Jonathan Jean-Pierre learned as much as he could in investment banking at J.P. Morgan and then at Facebook before pursuing a more entrepreneurial path at Stanford GSB. The eternal optimist and Wharton graduate loves the tangible nature of his CEO role at Specialty Eye Institute (SEI), and thrives most when he can feel the impact of his work—on people, the business, and society.

Alpine is a middle market private equity firm focused on software and services businesses up to $500m of EV. We closed our seventh fund at $1 billion in November 2019. Our CEO-in-Residence (CIR) model allows proven operators to step into leadership roles within our portfolio while our CEO-in-Training (CIT) program has helped more than 25 recently graduated MBAs from the world’s top business schools accelerate into the CEO chair.

Have you always known you would become a CEO one day?

No, not really. I grew up in a household of physicians. My father is an anesthesiologist and my mother was a nurse. As a result, most of our dinner table conversations didn’t revolve around management or business and no one in my network had ever focused on business as a career. It wasn’t until I started at Wharton that I realized how impactful business could truly be, even in a complicated industry like healthcare.

What inspired your early career choices and how did those experiences lead you to Alpine?

I had a few internships in investment banking during college which evolved into risk management at J.P. Morgan. I focused on companies in the tech, media, and telecom space and I fell in love with those sectors. I especially liked working with early stage startups like Square and Dropbox that had very different business models than companies J.P. Morgan had worked with historically. Because I was in risk management, we focused a lot on the downside. We spent most of our time asking ourselves what could go wrong or where we were going to lose money. Consequently, every meeting had a really negative overhang which was difficult for me personally as I tend to believe that things are going to work out. I felt this clash between my own personal values and what I was doing professionally. I decided to explore a career in an area more suited to my personality.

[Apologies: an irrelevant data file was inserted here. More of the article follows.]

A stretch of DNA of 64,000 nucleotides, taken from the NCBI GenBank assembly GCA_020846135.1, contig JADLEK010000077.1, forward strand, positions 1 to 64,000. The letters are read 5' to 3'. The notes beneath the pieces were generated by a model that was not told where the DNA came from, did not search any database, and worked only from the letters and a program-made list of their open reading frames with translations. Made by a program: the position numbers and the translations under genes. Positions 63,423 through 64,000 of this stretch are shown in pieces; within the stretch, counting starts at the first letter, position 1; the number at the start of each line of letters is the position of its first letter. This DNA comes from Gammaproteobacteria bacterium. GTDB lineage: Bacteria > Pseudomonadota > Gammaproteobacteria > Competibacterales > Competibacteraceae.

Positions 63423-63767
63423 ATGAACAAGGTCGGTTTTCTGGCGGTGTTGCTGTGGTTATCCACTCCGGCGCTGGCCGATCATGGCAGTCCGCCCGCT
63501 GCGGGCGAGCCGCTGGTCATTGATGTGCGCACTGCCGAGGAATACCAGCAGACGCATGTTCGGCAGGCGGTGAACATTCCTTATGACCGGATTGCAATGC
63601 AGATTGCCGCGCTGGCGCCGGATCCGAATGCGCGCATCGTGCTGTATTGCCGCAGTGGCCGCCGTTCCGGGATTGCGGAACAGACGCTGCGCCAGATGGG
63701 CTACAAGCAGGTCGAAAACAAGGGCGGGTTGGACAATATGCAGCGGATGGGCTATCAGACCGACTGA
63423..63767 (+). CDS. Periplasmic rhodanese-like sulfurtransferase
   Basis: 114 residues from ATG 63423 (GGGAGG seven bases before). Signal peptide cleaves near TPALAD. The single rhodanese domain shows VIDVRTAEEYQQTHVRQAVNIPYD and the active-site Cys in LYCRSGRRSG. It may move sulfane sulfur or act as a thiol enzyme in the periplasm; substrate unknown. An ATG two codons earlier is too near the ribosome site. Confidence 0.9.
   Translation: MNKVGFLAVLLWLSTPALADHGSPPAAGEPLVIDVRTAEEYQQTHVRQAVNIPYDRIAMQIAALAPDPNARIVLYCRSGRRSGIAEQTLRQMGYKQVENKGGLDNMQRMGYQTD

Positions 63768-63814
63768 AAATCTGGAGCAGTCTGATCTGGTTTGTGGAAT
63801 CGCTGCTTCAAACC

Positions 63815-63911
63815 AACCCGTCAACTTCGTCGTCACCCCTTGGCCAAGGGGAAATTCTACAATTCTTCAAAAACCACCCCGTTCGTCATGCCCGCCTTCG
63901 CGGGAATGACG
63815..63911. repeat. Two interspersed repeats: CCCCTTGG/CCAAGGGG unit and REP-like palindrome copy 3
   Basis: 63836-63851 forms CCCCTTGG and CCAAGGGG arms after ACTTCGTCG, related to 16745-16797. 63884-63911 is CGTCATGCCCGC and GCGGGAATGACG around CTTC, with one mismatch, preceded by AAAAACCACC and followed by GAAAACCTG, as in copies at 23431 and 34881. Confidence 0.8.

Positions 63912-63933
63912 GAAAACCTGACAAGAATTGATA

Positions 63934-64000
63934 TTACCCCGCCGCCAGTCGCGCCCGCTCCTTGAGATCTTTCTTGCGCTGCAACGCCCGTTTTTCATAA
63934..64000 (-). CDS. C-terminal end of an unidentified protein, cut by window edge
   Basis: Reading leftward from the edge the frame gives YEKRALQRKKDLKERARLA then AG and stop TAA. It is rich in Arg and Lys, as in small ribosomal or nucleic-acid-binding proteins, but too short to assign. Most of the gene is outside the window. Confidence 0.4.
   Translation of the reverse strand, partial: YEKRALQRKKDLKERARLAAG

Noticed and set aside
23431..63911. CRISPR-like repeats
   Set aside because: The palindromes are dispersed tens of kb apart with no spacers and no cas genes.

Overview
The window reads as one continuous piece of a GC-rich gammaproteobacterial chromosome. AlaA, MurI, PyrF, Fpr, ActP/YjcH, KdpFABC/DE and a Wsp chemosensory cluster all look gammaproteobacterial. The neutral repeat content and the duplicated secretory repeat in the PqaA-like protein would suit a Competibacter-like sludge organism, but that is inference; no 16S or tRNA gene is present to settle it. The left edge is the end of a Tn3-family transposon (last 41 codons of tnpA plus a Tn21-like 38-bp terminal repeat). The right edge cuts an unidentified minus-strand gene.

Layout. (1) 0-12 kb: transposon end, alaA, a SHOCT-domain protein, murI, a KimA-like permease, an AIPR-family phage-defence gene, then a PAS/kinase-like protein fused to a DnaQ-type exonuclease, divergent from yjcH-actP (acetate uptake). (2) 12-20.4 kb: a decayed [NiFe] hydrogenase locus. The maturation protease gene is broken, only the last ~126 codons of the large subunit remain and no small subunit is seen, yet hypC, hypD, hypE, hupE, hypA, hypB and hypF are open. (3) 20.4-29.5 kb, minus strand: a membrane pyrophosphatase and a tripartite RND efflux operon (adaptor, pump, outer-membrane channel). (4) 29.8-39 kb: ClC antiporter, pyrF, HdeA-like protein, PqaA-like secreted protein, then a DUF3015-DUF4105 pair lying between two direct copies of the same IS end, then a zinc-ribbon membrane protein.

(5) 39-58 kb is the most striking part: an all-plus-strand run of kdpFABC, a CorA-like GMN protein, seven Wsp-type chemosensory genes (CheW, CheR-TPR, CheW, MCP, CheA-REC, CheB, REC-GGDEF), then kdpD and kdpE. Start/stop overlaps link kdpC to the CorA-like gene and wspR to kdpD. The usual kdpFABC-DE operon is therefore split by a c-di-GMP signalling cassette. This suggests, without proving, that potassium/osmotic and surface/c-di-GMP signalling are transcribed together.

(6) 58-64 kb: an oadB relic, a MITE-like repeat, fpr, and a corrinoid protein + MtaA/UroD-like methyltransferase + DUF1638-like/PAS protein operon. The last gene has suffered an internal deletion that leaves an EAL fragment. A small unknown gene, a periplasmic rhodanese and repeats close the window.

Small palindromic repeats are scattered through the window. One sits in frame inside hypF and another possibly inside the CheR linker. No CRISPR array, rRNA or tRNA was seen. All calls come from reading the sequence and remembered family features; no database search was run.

I transitioned into a sales role at Facebook, working on the Procter & Gamble account which at the time was the largest marketer on Facebook. That experience was a complete 180 for me—different industry, different function, and a completely different culture. I appreciated the way Facebook really focused on people and empowered team members to bring forth novel ideas. I was incredibly fortunate to be there at that point in the company’s life. After three and a half years and a transition into a manager position, Facebook had tripled in size and it became harder and harder for me to feel the impact of my work. I started getting the itch to learn more and to be challenged again, so I decided to go back to business school.